I have the opportunity to do a good amount of interviewing, and it lets me see many ways that developers promote themselves:
Work at a prestigious company
Academic degrees (bachelors, masters)
Job title ("Extra Super Senior Technical Specialist Level 3++, with Honors")
"I've read every tutorial on w3schools"
Various activities on their last job
At the end of the day, these are all good, but people who have these still fail simple coding questions. They can talk a good talk, pass multiple choice tests, but struggle when trying to write 10 lines of C# on a whiteboard. Perhaps the #1 indicator of a good developer is that they build their own personal coding projects - from scratch. Not just configure some buzzword package, but actually write, compile, deploy, maintain, and improve their own personal pet project. For example, many of the best developers I know are those who got started by writing their own computer games. I think this actually makes sense for a lot of reasons.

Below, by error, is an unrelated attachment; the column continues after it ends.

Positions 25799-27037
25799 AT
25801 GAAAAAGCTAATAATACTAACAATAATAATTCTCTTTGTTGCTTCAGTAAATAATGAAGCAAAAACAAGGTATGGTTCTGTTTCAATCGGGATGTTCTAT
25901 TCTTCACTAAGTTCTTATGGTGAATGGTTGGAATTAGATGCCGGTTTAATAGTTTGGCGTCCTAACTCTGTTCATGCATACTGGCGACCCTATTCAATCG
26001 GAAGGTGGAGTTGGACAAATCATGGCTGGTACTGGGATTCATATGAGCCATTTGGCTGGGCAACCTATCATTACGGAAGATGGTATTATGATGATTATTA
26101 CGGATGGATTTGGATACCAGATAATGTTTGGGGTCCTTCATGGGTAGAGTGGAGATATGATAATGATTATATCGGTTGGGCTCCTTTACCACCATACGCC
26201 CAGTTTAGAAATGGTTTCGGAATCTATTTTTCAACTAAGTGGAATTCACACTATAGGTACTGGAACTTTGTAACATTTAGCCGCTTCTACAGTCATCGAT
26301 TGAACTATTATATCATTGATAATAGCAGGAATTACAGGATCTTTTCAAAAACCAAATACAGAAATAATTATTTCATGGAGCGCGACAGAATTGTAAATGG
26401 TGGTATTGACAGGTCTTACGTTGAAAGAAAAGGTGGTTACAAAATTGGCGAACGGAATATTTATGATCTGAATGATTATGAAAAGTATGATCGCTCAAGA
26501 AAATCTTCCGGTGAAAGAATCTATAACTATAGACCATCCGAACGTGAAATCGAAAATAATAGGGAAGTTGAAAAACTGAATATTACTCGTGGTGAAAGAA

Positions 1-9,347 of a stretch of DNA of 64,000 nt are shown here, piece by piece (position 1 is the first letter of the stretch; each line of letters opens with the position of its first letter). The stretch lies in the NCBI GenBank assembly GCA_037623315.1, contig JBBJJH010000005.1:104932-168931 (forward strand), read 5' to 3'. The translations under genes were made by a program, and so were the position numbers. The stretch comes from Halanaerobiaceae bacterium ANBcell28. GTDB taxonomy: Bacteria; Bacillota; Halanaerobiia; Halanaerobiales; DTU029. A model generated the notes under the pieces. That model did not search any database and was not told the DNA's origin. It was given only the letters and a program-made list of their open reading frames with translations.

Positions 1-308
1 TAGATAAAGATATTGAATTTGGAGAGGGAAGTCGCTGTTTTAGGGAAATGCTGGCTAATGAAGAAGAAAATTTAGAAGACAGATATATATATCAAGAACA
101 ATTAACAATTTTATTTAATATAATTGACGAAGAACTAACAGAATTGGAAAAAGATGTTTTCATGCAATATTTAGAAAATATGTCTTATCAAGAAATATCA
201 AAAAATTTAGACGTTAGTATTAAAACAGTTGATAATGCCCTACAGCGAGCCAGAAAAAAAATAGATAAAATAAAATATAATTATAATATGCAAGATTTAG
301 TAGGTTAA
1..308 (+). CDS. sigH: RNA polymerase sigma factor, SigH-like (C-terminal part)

Good practice - If you're asked to write code in an interview, what better way to practice than by writing code on your own?
Emotional attachment - You have a vested interest in your own pet projects, and a vested interest in their success. Therefore, you'll inevitably be more eager to learn and understand the coding techniques involved, as opposed to some "boring project for work."
Small and flexible - A pet project is small, so it's flexible and easy to change - you're not constantly dragging around years of legacy code.
Easier to try new things - You're more likely to try new things for your own project, than risk screwing up the company's flagship product.
You see the big picture - You see your own project end-to-end, in its full context, as opposed to just a small niche of a much larger product.
Lets you focus - A small project, of your own interest, lets you focus on just the specific tech you want, as opposed to writing thousands of lines of redundant or plumbing code for work. It's often a minimalist example of a some interesting technology, because once it gets bloated, it stops being interesting, and the developer stops working on that hobby project, and moves onto another one.
Shows motivation - Someone who invests the energy to write their own application, off the clock, is probably motivated to learn new technology and tricks for their work project.
There are tons of fun, pet projects you could build. And with free open-source hosting with places like CodePlex, you can easily share that code with others. If anyone has experienced a better way to learn coding, I'm all ears.